Now, it is my sacred duty to announce, once again, that the five-paragraph essay format limits students’ self-expression.  And it really, truly does.  See that previous sentence?  It began with the word “AND,” which is a no-no among the inner circle of the wretched five-paragraph essay worshippers.  They would contend that “AND” should never be used to begin a sentence.  However, if you were to peruse the Holy Bible, you would find hundreds of sentences starting with our friendly little conjunction.  Just look on the first page, you’ll find: “And God said, ‘Let there be light’” (Gen. 3-1). Look on the last page of Revelation (the creepy part of the Bible) and you’ll see: “And let him who hears say, ‘Come’” (Rev. 17-2).  Clearly, these five-paragraph promoters must be Satanists.  And it’s not just “AND.”  There are many other little restrictions within this highly structured style.  Suppose a student wants to write in fragments.  Suppose a student wants to write in fragments.  To create a dramatic effect.  To provide a pause amid the onslaught of prose.  To reflect.  To simply breathe.  Sigh.  Such fragments as these are forbidden in this dungeon known as the five-paragraph essay.  Sorry.  And another thing that bugs me… These English instructors don’t want writers to begin sentences with the word “because.”  Why?  Because they said so.  And because they wish to promote technical obedience, laying to the wayside a student’s ability to freely express herself.  Such petty grievances issued forth from our lazy, demonic English teachers cause young writers to lose faith in their creative ability.  Students believe they will never find their writer’s voice, and very likely they won’t if they are forced to follow the rules, which urge the soulless cookie-cutter structure.  Public schools perform literary abortions each day, preventing the births of future Emersons, Coleridges, Shaws and Shakespeares.  These men were brilliant writers who would have been strangled by a five-paragraph essay and its contraptions.  Heck, those giants of literature didn’t even spell things correctly!  Writing is self-expression.  It is the solidification of thought.  It is an art-form, and thereby should be equated with freedom.  We writers, be we students, amateurs, or professionals, should defy rules.  We should pay little attention to the demands of the prescribed five-paragraph essay format, nor should we fixate ourselves with grammar, nor should we worry so much about spellling. 
            In conclusion, the conclusion of this essay will repeat what has been said in the thesis.  Most lazy, Bible-hating, alcoholic, cat-obsessed English teachers will probably make students repeat the thesis word for word, thus making the essay all the more redundant, boring, and redundant.  Yet, to be fair to my opponents, I should concede that… Oh wait…. I just rechecked my thesis statement.  I was supposed to write about how this form does not “allow a student to discuss more than three points.”  However, since I am now in my concluding paragraph and having used up my mandatory three body paragraphs, I don’t have enough room to make my last brilliant point!  There!  See how these five-paragraph essays suck?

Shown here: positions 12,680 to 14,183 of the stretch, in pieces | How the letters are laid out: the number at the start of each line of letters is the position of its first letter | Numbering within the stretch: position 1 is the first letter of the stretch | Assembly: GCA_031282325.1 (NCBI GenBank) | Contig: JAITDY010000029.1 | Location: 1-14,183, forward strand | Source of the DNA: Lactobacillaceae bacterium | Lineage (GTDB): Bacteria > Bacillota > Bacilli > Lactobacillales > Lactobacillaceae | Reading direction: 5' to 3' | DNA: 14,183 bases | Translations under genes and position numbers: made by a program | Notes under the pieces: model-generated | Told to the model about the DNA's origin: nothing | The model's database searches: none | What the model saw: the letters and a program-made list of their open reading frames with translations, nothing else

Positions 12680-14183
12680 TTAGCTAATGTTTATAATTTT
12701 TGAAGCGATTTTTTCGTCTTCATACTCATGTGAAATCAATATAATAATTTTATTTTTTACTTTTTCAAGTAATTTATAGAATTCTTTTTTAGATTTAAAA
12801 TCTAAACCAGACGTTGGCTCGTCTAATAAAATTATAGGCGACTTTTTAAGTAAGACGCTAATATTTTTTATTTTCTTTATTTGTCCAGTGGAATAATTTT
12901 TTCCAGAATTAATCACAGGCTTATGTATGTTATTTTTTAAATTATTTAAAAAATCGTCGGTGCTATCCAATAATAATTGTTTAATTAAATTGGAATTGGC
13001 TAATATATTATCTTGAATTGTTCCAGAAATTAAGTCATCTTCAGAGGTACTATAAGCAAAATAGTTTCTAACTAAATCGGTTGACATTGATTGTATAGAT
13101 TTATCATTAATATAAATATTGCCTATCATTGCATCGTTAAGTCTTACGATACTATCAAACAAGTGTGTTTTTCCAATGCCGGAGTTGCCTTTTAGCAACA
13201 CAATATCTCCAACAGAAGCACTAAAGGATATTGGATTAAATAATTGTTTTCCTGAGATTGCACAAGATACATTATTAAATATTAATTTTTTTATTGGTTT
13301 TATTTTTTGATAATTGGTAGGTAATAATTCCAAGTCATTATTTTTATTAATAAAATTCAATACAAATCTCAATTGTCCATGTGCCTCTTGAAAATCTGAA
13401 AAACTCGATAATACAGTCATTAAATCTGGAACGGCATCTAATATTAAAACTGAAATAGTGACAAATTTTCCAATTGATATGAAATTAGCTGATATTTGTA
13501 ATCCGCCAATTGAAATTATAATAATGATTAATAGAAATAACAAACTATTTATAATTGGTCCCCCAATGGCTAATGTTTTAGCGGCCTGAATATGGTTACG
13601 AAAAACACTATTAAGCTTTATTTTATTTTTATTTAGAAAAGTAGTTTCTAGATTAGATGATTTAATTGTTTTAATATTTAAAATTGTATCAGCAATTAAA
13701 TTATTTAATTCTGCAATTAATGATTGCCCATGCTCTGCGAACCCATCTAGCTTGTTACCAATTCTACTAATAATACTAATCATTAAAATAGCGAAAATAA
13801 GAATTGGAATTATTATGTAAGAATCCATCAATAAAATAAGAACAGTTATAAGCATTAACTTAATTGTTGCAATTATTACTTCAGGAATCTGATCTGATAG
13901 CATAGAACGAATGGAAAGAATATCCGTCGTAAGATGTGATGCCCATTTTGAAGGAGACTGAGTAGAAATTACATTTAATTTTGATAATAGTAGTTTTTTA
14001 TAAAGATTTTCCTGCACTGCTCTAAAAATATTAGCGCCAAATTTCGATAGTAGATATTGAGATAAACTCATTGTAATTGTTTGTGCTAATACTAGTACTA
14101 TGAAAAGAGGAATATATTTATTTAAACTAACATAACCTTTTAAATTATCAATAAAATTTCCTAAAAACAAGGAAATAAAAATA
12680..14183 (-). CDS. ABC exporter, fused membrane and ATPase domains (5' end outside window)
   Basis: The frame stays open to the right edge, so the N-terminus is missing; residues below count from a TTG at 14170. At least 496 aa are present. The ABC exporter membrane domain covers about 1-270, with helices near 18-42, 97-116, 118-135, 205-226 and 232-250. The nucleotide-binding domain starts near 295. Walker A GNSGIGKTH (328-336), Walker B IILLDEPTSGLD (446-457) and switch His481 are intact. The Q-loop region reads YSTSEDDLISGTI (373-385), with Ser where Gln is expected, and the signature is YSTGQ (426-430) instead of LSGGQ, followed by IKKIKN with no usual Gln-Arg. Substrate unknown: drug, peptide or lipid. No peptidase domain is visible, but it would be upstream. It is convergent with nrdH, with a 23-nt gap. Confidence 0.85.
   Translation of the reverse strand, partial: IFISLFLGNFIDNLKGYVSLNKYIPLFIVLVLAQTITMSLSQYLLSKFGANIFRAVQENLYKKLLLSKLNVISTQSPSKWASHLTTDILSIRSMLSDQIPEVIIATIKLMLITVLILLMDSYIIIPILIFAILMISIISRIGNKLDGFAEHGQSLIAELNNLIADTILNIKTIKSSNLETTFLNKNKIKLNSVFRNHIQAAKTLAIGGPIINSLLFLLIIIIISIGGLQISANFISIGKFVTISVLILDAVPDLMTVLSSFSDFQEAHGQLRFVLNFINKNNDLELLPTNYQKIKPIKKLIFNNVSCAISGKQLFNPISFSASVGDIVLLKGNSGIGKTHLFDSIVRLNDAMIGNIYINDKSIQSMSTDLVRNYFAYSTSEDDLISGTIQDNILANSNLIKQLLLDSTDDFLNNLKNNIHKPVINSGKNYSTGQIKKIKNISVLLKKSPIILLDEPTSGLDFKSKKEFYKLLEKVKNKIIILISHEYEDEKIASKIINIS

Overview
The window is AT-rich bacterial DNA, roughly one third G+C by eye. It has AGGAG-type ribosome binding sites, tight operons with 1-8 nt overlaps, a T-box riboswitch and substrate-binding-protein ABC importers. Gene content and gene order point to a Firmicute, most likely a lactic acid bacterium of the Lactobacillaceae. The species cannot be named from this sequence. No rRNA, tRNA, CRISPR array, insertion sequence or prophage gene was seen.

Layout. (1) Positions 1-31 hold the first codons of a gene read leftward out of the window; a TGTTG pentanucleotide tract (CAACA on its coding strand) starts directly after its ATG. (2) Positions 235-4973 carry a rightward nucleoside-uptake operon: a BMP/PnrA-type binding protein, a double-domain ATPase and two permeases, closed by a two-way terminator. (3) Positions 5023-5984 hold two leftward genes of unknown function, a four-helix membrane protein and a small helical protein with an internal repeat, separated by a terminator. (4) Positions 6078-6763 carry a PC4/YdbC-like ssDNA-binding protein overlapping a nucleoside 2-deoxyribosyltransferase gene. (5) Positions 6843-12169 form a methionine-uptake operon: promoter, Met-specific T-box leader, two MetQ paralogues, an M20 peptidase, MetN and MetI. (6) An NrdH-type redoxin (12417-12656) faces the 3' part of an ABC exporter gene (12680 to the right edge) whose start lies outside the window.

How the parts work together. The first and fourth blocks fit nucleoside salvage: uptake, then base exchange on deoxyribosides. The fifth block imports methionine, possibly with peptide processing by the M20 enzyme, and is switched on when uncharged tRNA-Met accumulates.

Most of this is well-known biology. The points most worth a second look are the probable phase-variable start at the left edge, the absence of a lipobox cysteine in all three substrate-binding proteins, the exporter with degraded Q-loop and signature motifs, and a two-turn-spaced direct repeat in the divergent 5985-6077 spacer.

Friday, March 20, 2015

Day #74: Another Art Contest Entry!!!

We've got another cool drawing of the coolest summer camp in the universe.

Good work, Harrison! I love the sun's expression. Great job with all of the details!

If you'd like a chance to win a free copy of the book, create a drawing (or a map) of what you think Camp Omigosh might look like.

You can email to profwade@hotmail.com  or you can simply post it on Instagram or Twitter with the hashtag: #campomigosh

We will choose three winners on June 1st!

Thursday, March 19, 2015

Day #73: Camp Omigosh Reaches 25% Mark

Things are going more smoothly with our new Camp Omigosh campaign. So far, we have already reached 25% of our goal.

Some people might be wondering: Why are we doing a crowdfunding campaign? Why not just publish the book and see what happens?

The book's publisher, Skyrocket Press is brand spanking new. It's run by an amazingly talented and dedicated woman (Laurisa White Reyes) who is hand selected a few projects each year, in hopes that Skyrocket Press will become a strong ally for literature that might not get the attention it deserves from mainstream publishers.

Much of the money we receive from Indiegogo goes straight into the production/distrubition/sale of the books.  Here's our goals:

  • Finalize the art work. ($250)
  • Complete the editing process. ($250)
  • Professionally format the text. (+100)
If we go beyond the $600 goal, then we'll be able to do a more professional job with formatting, and we can also devote some of the funds to marketing/advertising. 

Going into this, I know there's a very, very slim chance that Camp Omigosh will become a best seller. In fact, it might not even sell a hundred copies. But I am so passionate about this story because I know that if we can get it into the hands of young readers, many of those kids are going to LOVE the mystery, the adventure, and the humor of this book. 

Thanks for your help and continued support, dear reader. If you;d like to spread the word about the Camp Omigosh Campaign, here's the link to the Indiegogo Page.  

Wednesday, March 18, 2015

Day #72: CSI - Wonderland... Coming to Granada Hills

I have seen productions of my play CSI: Neverland on two separate occasions. But I have yet to see the my sequel, CSI: Wonderland.